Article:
MarkITx Trade Desk members will now be able to view invoices, send payment and see the latest trading activity on the website.
After a block closes, high bidders can view the invoice in the trades section. Click continue to submit your payment information and start making arrangements to get your gear.
For purchases under $5,000 we offer both wire and credit card as payment methods, but for anything larger, you’ll need to wire funds directly to MarkITx. Once the transfer has been made, submit a Fed Reference Number to finalize the transaction.
There can be an overwhelming number of events surrounding trading: new blocks opening, bids getting beat and blocks ending, just to name a few. We’ve added an activity feed to the Trade Desk landing page, so you can see what’s happening with a glance.
When I set sail for my voyage to what I like to call “a playground for people hungry for knowledge,” I had no idea how overwhelming and awesome a conference could be. Google I/O, for those not in the know, is Google’s annual software developer-focused conference.
Google I/O is the very definition of a “hands-on” conference. Beyond attending the technical sessions, we were all encouraged to hang out and play with devices in the main area on the 2nd and 3rd floors. Whether you were trying out some code at the Code Labs or listening to a mini lecture outside of the sessions, the learning possibilities seemed to be never-ending.
I found the Code Labs to be of particular interest. Google provided a dedicated workspace with desktop computers that allowed you to sign in using your Google I/O badge (just hover over the scanner and boom, you're in). These self-paced labs featured tutorials that made Google frameworks easy to follow and were a great way to kill some time between sessions.
There were a few sessions that stood out for me. Specifically, I enjoyed the HTML5 YouTube talk where I learned how they analyze their data and work with it. It was crazy to hear that YouTube developers don't have access to specific user sessions. If they run into a bug, they have to figure out a way to fix it without knowing the details of the session.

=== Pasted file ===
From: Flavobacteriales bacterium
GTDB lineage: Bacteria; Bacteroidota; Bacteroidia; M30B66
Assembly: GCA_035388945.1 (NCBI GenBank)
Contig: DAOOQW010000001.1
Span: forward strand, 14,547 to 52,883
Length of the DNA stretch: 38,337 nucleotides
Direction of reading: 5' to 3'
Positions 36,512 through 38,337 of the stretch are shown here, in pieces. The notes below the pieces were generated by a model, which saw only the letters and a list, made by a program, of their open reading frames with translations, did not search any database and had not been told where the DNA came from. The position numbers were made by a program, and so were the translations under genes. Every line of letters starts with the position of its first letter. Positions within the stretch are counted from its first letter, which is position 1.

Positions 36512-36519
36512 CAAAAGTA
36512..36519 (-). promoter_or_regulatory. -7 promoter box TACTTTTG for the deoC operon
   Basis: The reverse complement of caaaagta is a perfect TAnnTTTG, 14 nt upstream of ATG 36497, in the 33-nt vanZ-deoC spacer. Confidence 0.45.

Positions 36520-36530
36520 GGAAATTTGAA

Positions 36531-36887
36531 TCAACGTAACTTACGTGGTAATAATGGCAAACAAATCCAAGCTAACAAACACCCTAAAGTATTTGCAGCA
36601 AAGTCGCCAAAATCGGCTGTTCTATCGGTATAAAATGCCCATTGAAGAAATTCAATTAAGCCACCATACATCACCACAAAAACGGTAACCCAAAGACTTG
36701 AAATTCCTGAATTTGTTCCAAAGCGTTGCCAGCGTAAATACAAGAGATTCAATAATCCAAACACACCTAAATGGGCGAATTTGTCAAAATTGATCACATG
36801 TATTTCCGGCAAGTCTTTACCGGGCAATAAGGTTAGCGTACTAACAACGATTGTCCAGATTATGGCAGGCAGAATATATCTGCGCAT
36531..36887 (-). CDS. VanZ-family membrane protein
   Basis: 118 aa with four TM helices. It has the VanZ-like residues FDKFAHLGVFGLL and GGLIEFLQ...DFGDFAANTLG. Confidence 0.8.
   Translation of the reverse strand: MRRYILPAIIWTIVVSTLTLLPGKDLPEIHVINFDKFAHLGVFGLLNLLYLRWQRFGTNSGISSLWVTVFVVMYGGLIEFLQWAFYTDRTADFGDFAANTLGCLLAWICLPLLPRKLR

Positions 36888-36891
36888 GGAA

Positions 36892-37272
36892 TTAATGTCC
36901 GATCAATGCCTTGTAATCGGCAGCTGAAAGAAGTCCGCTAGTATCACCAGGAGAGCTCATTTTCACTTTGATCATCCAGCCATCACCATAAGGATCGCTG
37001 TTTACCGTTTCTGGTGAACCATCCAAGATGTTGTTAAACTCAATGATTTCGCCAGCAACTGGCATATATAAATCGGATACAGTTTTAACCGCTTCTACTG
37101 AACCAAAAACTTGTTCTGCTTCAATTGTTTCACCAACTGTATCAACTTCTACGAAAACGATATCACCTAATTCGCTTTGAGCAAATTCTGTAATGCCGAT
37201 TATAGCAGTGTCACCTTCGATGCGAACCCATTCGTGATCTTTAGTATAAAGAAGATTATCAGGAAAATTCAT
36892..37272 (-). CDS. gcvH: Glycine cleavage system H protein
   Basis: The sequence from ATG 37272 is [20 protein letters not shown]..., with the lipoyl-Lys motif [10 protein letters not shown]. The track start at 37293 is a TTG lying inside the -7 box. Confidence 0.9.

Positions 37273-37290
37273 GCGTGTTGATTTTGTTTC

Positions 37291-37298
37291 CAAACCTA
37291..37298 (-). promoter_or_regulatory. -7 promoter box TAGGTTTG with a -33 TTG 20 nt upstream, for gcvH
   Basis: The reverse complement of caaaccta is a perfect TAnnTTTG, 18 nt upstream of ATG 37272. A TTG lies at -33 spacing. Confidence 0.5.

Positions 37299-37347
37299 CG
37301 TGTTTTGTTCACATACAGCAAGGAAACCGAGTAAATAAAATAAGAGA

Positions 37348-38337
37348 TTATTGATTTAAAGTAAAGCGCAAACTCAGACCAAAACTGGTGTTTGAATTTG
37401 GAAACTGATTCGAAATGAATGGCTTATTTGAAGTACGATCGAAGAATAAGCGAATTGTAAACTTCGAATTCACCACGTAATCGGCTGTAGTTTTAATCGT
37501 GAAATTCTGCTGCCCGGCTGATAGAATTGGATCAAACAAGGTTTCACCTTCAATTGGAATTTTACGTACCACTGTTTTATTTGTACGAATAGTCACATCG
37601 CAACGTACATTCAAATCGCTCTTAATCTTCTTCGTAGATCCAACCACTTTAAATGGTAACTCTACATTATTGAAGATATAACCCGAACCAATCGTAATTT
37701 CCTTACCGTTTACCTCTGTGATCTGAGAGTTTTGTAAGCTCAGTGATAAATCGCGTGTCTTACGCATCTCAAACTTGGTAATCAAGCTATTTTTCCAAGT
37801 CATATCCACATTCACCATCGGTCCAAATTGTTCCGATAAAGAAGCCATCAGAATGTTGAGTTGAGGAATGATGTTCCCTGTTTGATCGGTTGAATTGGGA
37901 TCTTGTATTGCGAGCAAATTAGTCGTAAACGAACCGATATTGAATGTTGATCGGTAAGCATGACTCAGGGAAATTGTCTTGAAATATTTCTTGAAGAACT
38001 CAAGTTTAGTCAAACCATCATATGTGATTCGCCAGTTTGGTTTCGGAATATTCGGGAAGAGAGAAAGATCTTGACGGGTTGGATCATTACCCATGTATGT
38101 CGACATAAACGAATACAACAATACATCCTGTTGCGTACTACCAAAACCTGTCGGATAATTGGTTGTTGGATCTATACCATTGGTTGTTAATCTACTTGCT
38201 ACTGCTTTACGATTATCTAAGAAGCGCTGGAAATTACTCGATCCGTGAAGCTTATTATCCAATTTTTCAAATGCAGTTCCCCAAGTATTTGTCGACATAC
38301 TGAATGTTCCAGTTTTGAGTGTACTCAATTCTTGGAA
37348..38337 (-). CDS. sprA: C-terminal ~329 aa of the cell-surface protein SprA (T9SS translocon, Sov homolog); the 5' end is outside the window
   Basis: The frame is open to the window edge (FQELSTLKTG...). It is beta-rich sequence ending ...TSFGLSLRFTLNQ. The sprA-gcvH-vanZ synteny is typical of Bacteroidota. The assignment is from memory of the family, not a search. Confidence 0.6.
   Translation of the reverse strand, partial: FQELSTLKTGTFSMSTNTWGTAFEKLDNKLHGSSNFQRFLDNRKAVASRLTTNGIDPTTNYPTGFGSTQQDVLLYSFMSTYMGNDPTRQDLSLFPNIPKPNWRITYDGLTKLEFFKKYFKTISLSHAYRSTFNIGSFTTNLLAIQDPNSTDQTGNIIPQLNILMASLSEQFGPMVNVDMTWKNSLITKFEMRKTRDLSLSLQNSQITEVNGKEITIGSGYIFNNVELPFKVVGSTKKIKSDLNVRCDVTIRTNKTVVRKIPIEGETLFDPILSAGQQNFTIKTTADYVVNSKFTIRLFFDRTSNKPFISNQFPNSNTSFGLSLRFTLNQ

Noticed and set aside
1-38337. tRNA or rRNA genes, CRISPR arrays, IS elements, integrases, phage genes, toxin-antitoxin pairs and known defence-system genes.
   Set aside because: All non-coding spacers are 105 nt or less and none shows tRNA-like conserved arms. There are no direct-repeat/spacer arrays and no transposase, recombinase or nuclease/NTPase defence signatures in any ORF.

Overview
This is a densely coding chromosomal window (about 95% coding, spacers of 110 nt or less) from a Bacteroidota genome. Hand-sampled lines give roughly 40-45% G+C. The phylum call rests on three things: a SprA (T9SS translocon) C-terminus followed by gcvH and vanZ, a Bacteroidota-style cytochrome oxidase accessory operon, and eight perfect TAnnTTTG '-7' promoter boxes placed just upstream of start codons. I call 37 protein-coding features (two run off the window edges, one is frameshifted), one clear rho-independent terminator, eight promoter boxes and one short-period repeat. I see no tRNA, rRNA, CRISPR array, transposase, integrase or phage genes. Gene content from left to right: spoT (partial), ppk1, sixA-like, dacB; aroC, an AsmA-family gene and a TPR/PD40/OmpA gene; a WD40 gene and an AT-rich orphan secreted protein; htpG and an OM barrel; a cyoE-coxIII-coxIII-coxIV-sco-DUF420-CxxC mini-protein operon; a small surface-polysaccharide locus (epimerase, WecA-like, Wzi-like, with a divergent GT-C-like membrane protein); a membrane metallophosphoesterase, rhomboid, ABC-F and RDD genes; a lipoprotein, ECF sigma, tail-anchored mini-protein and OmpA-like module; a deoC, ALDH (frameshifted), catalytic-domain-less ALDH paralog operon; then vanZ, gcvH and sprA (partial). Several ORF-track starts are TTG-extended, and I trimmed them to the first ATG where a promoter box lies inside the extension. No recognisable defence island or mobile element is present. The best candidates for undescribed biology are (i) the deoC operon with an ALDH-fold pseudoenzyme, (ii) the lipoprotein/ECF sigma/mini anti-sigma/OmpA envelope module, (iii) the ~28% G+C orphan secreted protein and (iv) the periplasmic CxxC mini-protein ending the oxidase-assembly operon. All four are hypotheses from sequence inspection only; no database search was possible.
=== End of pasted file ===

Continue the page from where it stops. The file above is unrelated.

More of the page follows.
But oh, the toys! I realize I shouldn’t have been surprised by the number of proud Google Glass owners in attendance, but the density was notably higher than what an average human is used to seeing. Call it a glimpse into our hyperconnected and wearable future.
CTO Ben Blair and Developer Maria Tzeka folding the cardboard VR headset.
Photo from Google I/O 2014
Google Glass wasn’t the only wearable on display. When we walked out of the keynote presentation, everyone rushed to assemble their cardboard VR headset and my first instinct was "I want one too!" The icing on the cake of all giveaways was that every attendee received their choice of a pre-released Samsung or LG Android Wear watch to play with. I ended up going for the Samsung.
The talk on robotics presented by Women Techmakers was a great way to end the conference. It was inspiring to see a group of women talk about their intensive individual projects that have made a huge impact. It was also great for Google to come out and say that they want to build the best work environment for women - a hot topic in engineering lately.
My sincerest thanks go to the fine people at 1871 and Google for Entrepreneurs for selecting and sending me to my first very memorable Google I/O. I have one last takeaway from the event. Learning is never-ending, embrace the nerd in you!
A few weeks back, I had the privilege of being published in the Industry Perspectives section of Data Center Knowledge. This was my first byline in a publication that is very influential in the market we serve.
Anyone involved in the purchase of IT equipment knows that hardware is expensive. Whether we’re talking about traditional data center gear like physical servers and storage or on-premise networking gear, finding ways to save money is always a topic people can get behind.
The simple act of changing your perspective could make all the difference. As a business, you are a consumer of technology equipment. But you are also an investor in that equipment. What if you managed your data center equipment the same way an investor manages a stock portfolio?
My article outlines 5 ways you can look at your IT assets as an investor, not a consumer. From tracking your portfolio’s value to reinvesting dividends, it’s a quick read that may make you think twice about how you manage this big-ticket expense on your balance sheet.
Check it out and let me know what you think.